Finder’s Fee


“You in a hurry or somethin’?” I ask Charlie from my golf cart.

We get all kinds of trash at Lucho’s dump, and then there’s the refuse. It’s hard work keeping track of who’s dropping off and who’s picking through. Lucho don’t allow no pickers. He’d shit can my fat ass in an abnormal heart beat if he knew the grease on my palm.

“No no, Robin,” Charlie says, and pushes his thick black framed glasses held together by wire back up his nose.

Picking here works for Charlie because he always got grease for my palm and a stogie for my yap.

“You wasn’t letting out without approval?” I ask, and shift my gnawed cigar butt from one corner of my mouth to the other.

I manage the dry pit and hustle pickers on the sly. It don’t pay as much as the wet pit, but there ain’t enough gold in hell for me to work that slop hole. It ain’t the rotting beef smell or the circling seagulls dropping crap bombs neither. I got a cousin JoJo on the soggy end says the wet racket’s a lot meaner: body disposal for the mob.

“No no Robin,” Charlie says.

“What you got?”

Charlie swipes his messy bangs out of his face. A long cardboard tube protrudes from his dirty tote bag. He pushes it to the side, and removes some gewgaw from the sack.

“Here here Robin. I I pulled a couple old action figures. Do do you remember He He-Man and the Masters of the Universe?”


“This this is Skeletor and Beastman.”

“Worth anything?”

“I I might catch a few bucks for ‘em at the swap meet. If if they clean up.”

“What else?” I ask, and rap Charlie in the puss.

“This this,” he stutters, and hands me an old rusty broken pocket watch. “This this might fetch a pretty penny pretty.”

“Probably crap,” I say, looking it over, and putting it in my pocket.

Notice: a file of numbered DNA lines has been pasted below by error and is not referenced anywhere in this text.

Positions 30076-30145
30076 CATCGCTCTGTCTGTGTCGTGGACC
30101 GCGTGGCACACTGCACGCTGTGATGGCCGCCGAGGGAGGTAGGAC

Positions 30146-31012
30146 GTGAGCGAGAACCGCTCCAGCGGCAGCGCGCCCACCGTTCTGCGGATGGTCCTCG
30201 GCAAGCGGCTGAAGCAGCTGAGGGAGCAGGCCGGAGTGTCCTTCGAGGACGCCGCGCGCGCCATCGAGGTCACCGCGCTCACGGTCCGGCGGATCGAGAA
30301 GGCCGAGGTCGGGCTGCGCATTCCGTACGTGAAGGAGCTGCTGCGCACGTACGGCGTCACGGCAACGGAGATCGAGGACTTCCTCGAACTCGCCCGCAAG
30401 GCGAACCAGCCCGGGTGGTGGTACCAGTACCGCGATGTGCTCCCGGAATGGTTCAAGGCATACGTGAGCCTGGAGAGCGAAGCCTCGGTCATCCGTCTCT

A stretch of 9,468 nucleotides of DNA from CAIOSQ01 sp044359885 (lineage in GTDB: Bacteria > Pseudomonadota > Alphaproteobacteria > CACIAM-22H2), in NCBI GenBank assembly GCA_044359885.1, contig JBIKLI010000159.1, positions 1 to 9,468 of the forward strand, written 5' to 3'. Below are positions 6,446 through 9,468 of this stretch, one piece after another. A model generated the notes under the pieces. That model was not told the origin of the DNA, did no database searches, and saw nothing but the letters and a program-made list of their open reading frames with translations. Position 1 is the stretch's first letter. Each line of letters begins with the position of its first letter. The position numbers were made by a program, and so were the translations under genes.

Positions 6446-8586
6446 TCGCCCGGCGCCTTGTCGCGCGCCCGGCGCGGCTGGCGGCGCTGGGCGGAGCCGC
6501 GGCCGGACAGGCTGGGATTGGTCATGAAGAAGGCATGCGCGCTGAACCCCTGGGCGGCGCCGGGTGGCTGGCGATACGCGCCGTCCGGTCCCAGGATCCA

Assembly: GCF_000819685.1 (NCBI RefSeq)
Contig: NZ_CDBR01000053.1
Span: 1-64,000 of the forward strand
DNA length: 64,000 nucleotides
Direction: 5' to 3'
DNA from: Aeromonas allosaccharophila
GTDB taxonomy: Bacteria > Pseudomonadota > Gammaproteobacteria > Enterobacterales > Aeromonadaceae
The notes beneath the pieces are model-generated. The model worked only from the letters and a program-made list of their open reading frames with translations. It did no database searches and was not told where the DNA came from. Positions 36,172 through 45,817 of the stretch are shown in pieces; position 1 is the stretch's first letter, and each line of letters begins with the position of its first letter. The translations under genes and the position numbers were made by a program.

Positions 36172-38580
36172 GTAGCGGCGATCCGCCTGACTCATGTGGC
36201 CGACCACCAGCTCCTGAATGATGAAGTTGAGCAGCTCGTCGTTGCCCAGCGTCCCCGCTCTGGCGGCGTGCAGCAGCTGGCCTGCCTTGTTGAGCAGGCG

“You you never know.”

“That it?”

“Yes yes,” Charlie says, and starts walking toward the gate, but there’s something peculiar about his stride—something I don’t like in his limp.

I drive my golf cart passed him, and park in front of the exit.

“What what is it Robin?” He asks. “Do do you want Skeletor too?”

“You in an awful big hurry,” I say, looking him over. “What’s in the tube?”

“Oh oh, that,” Charlie says as if he forgot to mention it. “Just just some paper.”


Charlie sighs, and hands me the tube. I take off the top, remove and unfurl the scroll. It’s a two-tone yellow and black movie poster, browning at the edges. Behind a stupid staring robot’s all these shafts of light and windowless skyscrapers. The bottom says, ‘Ein Film Von Fritz Lang,’ and the top says ‘Metropolis.’

“The hell is this?” I ask.

“Nothing nothing,” Charlie says. “Probably probably just a copy—not not worth the paper it’s printed on.”

“Looks old,” I say scratching my nuts. “Let’s consult the Google.”

I search ‘Metropolis movie poster’ on my cracked phone as Charlie deflates like a tire. A site pops up called, ‘The 10 most expensive film posters—in pictures.’

“Beef jerky Jesus,” I say.

“It’s it’s mine,” Charlie says. “Give give it back. I’ll I’ll tell Lucho if you don’t.”

“Have a seat,” I say. “Let’s discuss.”

Charlie reluctantly climbs onboard my golf cart, and I step on the gas.

Can’t have Charlie hocking no poster from my pit for half a rock. Word’d get out for sure. Can’t have him diming to Lucho on me neither. Don’t want to get hit by no shit can. Good thing cousin JoJo owes me one. Paper and flesh don’t last long under all that rotten lettuce.

“Things gonna work out just fine,” I say to Charlie, and shift my gnawed cigar butt from one corner of my mouth to the other as seagull crap starts falling out the sky.

~ fin ~

Morgan Boyd lives on the Monterey Peninsula with his wife, daughter, cat and carnivorous plant collection.  He is currently working on a collection of short stories, and has an MA in television, film, radio and theatre from San Jose State University.  His thesis: The Gold Mountain Theater Riots was nominated for the 2012 SJSU Outstanding Thesis of the Year Award.  In his spare time, Morgan is a tenured high school English teacher.